By DAVID KLEPPER
PROVIDENCE, R.I. (AP) â¿¿ Rhode Island would reimburse businesses for providing internships under a plan announced by Gov. Lincoln Chafee that aims to train and retain young skilled workers in the economically battered state.
Chafee proposed the $2.5 million internship program as part of his $8.2 billion state budget proposal. The money could support nearly 1,500 internships in a variety of industries over two years. He said internships can play a key role in the efforts to boost workforce training.
"Internships do work," the independent governor said. "You learn the companies, the company learns you. And so often, people get hired out of these internships."
Businesses could apply for up to half of the cost of internships that pay at least the minimum wage.
Rhode Island is tied with Nevada for having the highest jobless rate in the U.S. at 10.2 percent in December. State leaders have identified workforce readiness as a key challenge to improving the state's economy.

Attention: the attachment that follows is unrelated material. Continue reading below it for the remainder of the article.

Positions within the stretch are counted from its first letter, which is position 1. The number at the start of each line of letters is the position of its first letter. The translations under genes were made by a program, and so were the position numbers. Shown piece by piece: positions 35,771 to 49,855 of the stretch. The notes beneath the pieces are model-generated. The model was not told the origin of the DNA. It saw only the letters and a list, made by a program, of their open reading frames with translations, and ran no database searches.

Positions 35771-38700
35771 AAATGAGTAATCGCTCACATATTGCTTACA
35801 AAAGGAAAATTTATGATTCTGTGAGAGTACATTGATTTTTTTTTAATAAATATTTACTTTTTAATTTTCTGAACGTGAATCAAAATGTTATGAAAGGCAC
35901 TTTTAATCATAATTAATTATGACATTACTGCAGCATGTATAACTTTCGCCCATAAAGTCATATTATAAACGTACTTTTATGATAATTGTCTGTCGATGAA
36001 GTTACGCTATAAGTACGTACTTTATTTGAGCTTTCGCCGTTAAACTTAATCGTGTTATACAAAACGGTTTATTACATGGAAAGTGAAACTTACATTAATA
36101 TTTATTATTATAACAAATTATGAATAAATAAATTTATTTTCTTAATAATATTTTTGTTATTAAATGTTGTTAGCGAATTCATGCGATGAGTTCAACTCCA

Ray DiPasquale, president of the Community College of Rhode Island, said internships can give talented young workers a reason to stay in Rhode Island â¿¿ potentially helping to reverse the state's population decline. The state was one of only two in the nation to lose population between July 2011 and July 2012.
Workers who complete internships, he said, "are more likely to stay here, work here and be involved in our communities."
Top lawmakers and a leader at the Greater Providence Chamber of Commerce said the idea could be a cost-effective way of boosting workforce development. But they stress that more will be needed to prepare the workforce for jobs that they say will boost the state's economic fortunes.
"There's very strong evidence that internships lead to jobs," said chamber President Laurie White.
Another proposal being considered by lawmakers would allow unemployed workers to collect jobless benefits while they train for a new job. The bill's sponsor, Rep. Joseph McNamara, D-Warwick, said the proposal is modeled after programs in Georgia and New Hampshire.